CHANNELS: UNDERSTAND, RETAIN, USE, WEIGH-UP AND COMMUNICATE
Quilted resist with digital projection
Artist: Nicole Morris, Scientist: Andrew McWilliams
Psychiatrist Andrew McWilliams studies interactions between ‘metacognition’ (thinking about thinking) and mental capacity, as part of the Mental Health and Justice Project. The Mental Capacity Act (2005) lays down in statute law the criteria for determining whether or not a person with a disturbance of mind or brain is viewed as capacitous to take a particular decision for themselves. The decisions in question can be situated in diverse areas of a person’s life, from day-to-day domestic situations to issues such as picking accommodation, organising finances or choosing healthcare.
Capacity is time and decision specific, assessed according to an individual’s capacity to understand the information relevant to their situation, retain the information, use, weigh up, and then communicate their own informed decision about what they want to happen. During this piece’s development, Nicole and Andrew delved into ideas of protection and autonomy, the ethics of taking a decision away from a person, and of making a decision on somebody’s behalf.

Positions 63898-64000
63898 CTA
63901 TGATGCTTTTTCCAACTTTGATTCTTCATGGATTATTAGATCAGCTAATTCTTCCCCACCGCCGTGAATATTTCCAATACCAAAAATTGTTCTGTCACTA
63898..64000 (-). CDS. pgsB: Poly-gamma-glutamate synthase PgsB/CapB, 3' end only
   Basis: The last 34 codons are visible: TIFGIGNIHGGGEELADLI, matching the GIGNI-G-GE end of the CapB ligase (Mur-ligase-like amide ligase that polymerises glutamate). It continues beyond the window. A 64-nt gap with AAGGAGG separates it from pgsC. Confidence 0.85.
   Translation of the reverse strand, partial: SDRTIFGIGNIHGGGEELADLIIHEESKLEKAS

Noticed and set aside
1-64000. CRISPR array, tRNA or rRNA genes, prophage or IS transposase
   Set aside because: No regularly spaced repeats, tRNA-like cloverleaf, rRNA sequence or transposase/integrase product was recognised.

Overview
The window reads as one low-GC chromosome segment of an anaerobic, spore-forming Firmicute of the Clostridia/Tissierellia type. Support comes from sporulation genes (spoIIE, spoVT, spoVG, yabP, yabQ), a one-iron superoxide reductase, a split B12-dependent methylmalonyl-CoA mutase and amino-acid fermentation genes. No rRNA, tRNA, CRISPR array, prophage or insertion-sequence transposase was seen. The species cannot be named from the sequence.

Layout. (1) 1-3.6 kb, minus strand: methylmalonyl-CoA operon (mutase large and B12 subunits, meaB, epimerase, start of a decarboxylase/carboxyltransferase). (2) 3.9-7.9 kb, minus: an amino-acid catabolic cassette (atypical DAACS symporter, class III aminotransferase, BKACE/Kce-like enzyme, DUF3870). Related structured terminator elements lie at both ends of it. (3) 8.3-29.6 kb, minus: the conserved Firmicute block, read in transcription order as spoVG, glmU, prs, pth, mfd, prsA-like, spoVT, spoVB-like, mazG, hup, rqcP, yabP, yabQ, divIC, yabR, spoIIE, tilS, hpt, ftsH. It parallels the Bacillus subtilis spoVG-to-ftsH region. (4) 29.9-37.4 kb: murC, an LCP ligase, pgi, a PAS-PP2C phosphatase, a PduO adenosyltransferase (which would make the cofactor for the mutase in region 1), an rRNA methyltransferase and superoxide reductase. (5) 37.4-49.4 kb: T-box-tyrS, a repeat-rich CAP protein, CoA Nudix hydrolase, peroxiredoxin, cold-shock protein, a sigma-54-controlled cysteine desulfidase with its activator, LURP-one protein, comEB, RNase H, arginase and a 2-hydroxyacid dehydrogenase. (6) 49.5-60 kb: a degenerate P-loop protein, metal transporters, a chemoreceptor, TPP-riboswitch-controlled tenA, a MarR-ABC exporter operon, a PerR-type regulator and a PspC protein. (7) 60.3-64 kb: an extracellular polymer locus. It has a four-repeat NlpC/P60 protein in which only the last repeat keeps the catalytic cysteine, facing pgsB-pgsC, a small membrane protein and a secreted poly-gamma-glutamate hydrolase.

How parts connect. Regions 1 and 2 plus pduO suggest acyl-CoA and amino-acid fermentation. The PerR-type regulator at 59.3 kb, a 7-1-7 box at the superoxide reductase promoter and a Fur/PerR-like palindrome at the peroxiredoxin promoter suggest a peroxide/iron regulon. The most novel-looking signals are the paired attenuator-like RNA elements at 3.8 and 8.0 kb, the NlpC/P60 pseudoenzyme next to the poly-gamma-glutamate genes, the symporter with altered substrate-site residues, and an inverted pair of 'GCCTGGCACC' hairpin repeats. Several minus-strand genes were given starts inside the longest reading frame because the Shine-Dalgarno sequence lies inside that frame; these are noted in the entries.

In the studio Nicole began by drawing around domestic objects onto fabric using wax, which acted as a resist to the dye she then applied. Alongside this textile process, she used green screen, a video technique that can make an image transparent, revealing a hidden layer beneath. Two processes offering both a level of protection and revelation.
Together Andrew and Nicole discussed the importance of the work being activated – giving autonomy over to the viewer. They considered the impact of decision-making and how a viewer may feel when responsibility sits in their hands.
As the mechanism is rotated around and an aperture in the fabric is aligned with the projector lens, a new film will play. There are 12 films and each will be programmed to play randomly and on loop until the mechanism is moved again. This new work belongs to the series ‘Channels:’ a group of fabric viewing systems that explore methods of collaboration, participation and performativity within textiles and moving image.
Andrew is a specialist registrar in child & adolescent psychiatry. As part of the Mental Health and Justice Project hosted in collaboration with King’s College London, he is undertaking a PhD researching interactions between metacognition and how society assesses whether someone is able to make decisions for themselves.
Nicole is an artist exploring the habits, rituals, and functions of the human body and mind through film, sculpture, textiles and installation.